As an off the charts introvert, my inclination for most of my life has been to keep my mouth shut. Unlike the extrovert who waxes eloquent at the first opportunity that presents itself, my tendency has been to only speak when I feel I have something of significance to say, or feel compelled to speak. Because of this, the prayer to put a guard over my mouth, never spoke to me. What I needed to learn was to speak up.
As I’ve grown and matured, I have learned to function in our extroverted society by speaking more. And so, my appreciation for these words of spiritual wisdom has grown: “Set a guard over my mouth, O Lord, keep watch over the door of my lips!” (3) There are days I wish I could take back my words, shutting the door of my lips.
Psalm 141 is a spiritual gem. It is unique in the nature of the requests made by the writer. It reads to me like an examen of conscious made at the end of the day in which the writer asks God to help him watch over his words and examine his thoughts in order to keep his heart pure. “Let my prayer be counted as incense before you, and the lifting up of my hands as an evening sacrifice.” (2) “Incline not my heart to any evil, to busy myself with wicked deeds in company with men who work iniquity; and let me not eat of their dainties!” (4)
He goes on to state how it is good to be rebuked by a good man, “Let a good man strike or rebuke me in kindness, but let the oil of the wicked never anoint my head, for my prayer is continually against their wicked deeds.” (5) It truly is a kindness when a person points out our mistakes and failings with love, out of concern for our welfare. That is better than false words of praise by those who would lead us astray.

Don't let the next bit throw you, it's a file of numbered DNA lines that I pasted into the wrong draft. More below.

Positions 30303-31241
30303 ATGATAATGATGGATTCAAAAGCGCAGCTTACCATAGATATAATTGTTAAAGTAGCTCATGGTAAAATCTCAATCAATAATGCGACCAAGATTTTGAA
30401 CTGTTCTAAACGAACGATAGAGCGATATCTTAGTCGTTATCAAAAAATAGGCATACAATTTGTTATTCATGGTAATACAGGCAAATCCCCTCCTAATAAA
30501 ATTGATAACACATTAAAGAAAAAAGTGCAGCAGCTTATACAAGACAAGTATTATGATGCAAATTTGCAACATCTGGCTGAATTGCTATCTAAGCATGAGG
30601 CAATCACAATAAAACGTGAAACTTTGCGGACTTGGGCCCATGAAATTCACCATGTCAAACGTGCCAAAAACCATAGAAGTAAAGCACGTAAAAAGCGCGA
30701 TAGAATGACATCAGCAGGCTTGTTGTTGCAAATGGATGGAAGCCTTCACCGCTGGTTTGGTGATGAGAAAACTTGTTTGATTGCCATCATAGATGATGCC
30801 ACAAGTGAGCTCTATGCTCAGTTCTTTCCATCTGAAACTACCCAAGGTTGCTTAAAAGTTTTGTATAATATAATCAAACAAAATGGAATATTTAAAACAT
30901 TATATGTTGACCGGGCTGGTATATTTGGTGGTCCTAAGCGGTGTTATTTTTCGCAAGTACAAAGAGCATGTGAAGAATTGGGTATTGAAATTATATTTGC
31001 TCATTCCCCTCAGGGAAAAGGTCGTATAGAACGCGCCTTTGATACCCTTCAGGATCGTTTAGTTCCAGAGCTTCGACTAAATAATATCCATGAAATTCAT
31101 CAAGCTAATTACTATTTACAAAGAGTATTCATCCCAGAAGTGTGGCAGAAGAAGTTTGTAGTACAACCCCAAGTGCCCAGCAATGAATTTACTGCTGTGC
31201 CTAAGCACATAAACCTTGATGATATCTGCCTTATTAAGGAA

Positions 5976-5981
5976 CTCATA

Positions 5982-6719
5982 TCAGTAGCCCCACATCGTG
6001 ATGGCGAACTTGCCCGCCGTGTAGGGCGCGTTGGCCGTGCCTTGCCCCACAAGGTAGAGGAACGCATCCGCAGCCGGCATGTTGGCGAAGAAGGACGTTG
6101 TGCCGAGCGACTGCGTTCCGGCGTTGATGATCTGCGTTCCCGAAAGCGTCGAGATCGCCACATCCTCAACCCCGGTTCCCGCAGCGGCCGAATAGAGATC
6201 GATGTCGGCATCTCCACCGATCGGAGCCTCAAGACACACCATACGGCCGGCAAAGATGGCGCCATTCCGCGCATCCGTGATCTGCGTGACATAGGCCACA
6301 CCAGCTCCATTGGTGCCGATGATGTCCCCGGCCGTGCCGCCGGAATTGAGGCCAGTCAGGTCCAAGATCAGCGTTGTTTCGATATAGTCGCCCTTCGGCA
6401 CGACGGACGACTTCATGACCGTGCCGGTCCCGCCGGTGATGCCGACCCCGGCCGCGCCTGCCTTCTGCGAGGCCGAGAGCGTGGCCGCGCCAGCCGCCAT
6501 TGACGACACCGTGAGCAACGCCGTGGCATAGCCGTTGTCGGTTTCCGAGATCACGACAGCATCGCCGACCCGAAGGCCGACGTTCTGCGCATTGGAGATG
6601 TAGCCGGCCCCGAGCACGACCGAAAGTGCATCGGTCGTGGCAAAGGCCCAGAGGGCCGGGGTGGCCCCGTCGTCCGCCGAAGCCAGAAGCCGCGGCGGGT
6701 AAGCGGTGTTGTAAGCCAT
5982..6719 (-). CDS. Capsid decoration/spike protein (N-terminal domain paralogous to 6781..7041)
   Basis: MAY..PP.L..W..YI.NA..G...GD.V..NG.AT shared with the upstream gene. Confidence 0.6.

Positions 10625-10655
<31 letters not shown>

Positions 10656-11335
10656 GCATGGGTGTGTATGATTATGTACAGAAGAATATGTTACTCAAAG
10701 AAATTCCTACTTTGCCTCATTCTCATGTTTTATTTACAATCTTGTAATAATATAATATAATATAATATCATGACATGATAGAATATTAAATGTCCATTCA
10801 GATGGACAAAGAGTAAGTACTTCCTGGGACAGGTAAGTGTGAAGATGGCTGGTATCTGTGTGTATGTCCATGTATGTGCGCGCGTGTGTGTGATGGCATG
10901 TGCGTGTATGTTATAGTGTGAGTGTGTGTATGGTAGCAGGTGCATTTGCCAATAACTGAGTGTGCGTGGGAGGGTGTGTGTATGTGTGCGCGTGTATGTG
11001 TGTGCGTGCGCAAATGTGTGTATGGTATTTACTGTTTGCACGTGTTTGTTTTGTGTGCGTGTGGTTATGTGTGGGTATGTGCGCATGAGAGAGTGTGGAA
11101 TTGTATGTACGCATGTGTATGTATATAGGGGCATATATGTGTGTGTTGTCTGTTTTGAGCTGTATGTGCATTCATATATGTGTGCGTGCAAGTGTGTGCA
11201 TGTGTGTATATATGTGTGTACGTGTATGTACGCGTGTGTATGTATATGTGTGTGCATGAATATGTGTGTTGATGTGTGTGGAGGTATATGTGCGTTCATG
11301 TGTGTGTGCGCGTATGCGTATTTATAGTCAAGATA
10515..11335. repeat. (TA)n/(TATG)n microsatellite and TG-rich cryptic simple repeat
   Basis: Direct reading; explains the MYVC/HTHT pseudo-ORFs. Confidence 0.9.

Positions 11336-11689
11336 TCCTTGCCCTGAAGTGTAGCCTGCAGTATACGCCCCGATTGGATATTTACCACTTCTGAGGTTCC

The writer goes on to speak against his enemies, then returns to his relationship with God. “But my eyes are toward you, O Lord God; in you I seek refuge, leave me not defenseless!” (8) He focuses on God, trusting that God will save him from evil.
The tradition of doing an examen is a long standing one, going back to Ignatius in the 1500’s, however we see a hint of it in this psalm. Originally the focus of the examen was to search out the ways in which we had sinned and gone astray from God in order to get right with God again. But now the focus is more on seeing where God has been present in our life.
Over this summer, as I reflect back over each day, I find myself filled with gratitude. Who am I to be so blessed? And yet I am. My days are filled with God’s presence.
The author of Psalm 141 concludes by focusing on God. We do well to follow his example, ending our day by focusing on our God, asking where God has been present in our life, and if we have gone astray, finding our way back.
Do you take the time each night to offer prayer to God and examine your day? If not, what is stopping you?